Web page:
25 Mars 2013
March 24, 2013
Criticism has arisen over a decision by the secretariat to the Nuclear Regulation Authority (NRA) to charge a fee to view nuclear power-related documents that were previously free, in a move that goes against the agency's policy of information transparency.
The change occurred in September last year when the agency was created and inherited the documents -- around 40,000 binders of files such as application forms for the construction and operation of nuclear plants and safety evaluation forms -- from a nuclear power resource center that it replaced. The center had made the documents available for browsing by the public, but under the NRA secretariat they are now kept in storage and have to be specifically requested to be seen.
According to the NRA secretariat's general affairs department, the Tokyo building the agency resides in lacks the facilities to accept visitors wanting to see the documents, and in order to allow them to be read, it followed procedures under the Freedom of Information Act that designated the resources as "administrative documents," which cost money to view. Those wanting to view the documents have to write their name and address on a request form and pay a 300-yen fee. In addition to users having to specify the documents they want, it can take up to 30 days until they are able to see them.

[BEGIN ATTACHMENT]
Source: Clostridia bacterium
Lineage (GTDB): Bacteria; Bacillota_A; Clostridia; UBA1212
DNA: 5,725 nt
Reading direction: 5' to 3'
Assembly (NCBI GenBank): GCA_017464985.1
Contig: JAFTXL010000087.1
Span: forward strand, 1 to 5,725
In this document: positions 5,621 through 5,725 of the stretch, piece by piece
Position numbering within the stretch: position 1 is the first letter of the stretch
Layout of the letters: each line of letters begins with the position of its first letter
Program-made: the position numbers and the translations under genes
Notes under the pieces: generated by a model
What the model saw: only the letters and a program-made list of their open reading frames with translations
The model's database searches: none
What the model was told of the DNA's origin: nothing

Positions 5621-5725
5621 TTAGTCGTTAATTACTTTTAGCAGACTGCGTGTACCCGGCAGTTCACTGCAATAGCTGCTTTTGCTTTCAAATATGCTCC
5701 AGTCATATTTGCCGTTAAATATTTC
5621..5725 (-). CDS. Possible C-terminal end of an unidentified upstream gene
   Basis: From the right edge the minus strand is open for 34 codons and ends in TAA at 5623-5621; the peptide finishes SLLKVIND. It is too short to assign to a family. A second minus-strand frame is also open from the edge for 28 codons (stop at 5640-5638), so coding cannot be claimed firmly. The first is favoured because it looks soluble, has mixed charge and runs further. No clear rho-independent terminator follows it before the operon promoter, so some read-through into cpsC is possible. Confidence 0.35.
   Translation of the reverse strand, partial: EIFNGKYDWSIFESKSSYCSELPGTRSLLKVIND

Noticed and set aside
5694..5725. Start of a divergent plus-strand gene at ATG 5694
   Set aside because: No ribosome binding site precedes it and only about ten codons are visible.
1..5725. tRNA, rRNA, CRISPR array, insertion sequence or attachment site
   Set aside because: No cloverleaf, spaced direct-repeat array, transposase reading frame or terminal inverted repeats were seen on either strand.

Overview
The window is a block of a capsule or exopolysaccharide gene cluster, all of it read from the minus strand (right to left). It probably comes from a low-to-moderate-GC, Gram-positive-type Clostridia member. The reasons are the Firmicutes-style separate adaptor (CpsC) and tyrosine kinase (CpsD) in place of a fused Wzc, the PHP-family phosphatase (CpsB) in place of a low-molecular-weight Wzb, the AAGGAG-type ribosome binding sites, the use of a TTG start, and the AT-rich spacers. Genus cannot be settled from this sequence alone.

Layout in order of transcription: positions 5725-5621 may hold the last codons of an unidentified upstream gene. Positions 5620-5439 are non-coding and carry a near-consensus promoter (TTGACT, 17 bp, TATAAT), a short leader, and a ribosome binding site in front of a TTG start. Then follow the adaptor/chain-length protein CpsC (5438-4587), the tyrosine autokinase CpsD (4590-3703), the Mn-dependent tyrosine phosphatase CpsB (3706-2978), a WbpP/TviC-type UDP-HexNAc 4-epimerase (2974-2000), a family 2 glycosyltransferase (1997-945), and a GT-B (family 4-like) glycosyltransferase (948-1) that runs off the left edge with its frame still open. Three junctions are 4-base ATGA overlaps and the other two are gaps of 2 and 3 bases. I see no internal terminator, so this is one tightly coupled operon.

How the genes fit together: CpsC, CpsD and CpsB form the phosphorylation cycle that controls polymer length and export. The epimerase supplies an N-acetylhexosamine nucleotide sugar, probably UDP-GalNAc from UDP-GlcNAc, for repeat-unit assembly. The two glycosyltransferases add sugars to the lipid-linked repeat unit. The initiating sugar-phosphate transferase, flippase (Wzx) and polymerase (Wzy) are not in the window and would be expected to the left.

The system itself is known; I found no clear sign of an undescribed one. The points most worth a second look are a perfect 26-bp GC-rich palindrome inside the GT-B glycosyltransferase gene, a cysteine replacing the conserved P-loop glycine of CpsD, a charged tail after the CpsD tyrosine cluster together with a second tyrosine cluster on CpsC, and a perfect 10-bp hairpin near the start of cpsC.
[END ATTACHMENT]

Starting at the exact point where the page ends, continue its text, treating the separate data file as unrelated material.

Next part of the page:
At the time of its founding, the agency decided on a policy of transparency, saying it would "voluntarily release information without waiting for requests from citizens."
An official of the agency's general affairs department said, "The charging of fees was due to the absence of facilities for visitors and was unavoidable, but we apologize. We would like to quickly set up the necessary facilities, but there is no prospect for it."
Yukiko Miki, head director of an NPO that seeks information transparency, said, "The NRA secretariat's actions and its stated policy do not match. They should quickly secure the budget and administrative means to publically release the documents."